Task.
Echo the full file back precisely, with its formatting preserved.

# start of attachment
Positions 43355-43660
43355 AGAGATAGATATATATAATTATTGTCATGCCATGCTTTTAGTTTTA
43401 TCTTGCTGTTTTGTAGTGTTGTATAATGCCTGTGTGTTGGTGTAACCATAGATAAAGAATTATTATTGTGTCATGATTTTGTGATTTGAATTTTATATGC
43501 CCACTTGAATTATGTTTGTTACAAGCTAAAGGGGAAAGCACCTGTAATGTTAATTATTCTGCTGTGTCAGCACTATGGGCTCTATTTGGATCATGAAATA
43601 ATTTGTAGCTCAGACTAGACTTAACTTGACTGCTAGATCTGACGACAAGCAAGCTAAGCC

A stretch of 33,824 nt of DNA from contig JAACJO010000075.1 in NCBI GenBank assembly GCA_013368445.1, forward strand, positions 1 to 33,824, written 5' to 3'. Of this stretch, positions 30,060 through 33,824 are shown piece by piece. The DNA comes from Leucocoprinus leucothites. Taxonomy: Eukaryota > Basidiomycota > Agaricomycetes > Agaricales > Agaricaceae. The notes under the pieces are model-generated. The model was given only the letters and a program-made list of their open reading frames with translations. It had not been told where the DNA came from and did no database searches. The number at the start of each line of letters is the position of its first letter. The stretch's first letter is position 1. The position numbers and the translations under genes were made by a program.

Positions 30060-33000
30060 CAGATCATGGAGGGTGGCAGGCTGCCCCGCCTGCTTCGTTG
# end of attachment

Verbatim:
Positions 43355-43660
43355 AGAGATAGATATATATAATTATTGTCATGCCATGCTTTTAGTTTTA
43401 TCTTGCTGTTTTGTAGTGTTGTATAATGCCTGTGTGTTGGTGTAACCATAGATAAAGAATTATTATTGTGTCATGATTTTGTGATTTGAATTTTATATGC
43501 CCACTTGAATTATGTTTGTTACAAGCTAAAGGGGAAAGCACCTGTAATGTTAATTATTCTGCTGTGTCAGCACTATGGGCTCTATTTGGATCATGAAATA
43601 ATTTGTAGCTCAGACTAGACTTAACTTGACTGCTAGATCTGACGACAAGCAAGCTAAGCC

A stretch of 33,824 nt of DNA from contig JAACJO010000075.1 in NCBI GenBank assembly GCA_013368445.1, forward strand, positions 1 to 33,824, written 5' to 3'. Of this stretch, positions 30,060 through 33,824 are shown piece by piece. The DNA comes from Leucocoprinus leucothites. Taxonomy: Eukaryota > Basidiomycota > Agaricomycetes > Agaricales > Agaricaceae. The notes under the pieces are model-generated. The model was given only the letters and a program-made list of their open reading frames with translations. It had not been told where the DNA came from and did no database searches. The number at the start of each line of letters is the position of its first letter. The stretch's first letter is position 1. The position numbers and the translations under genes were made by a program.

Positions 30060-33000
30060 CAGATCATGGAGGGTGGCAGGCTGCCCCGCCTGCTTCGTTG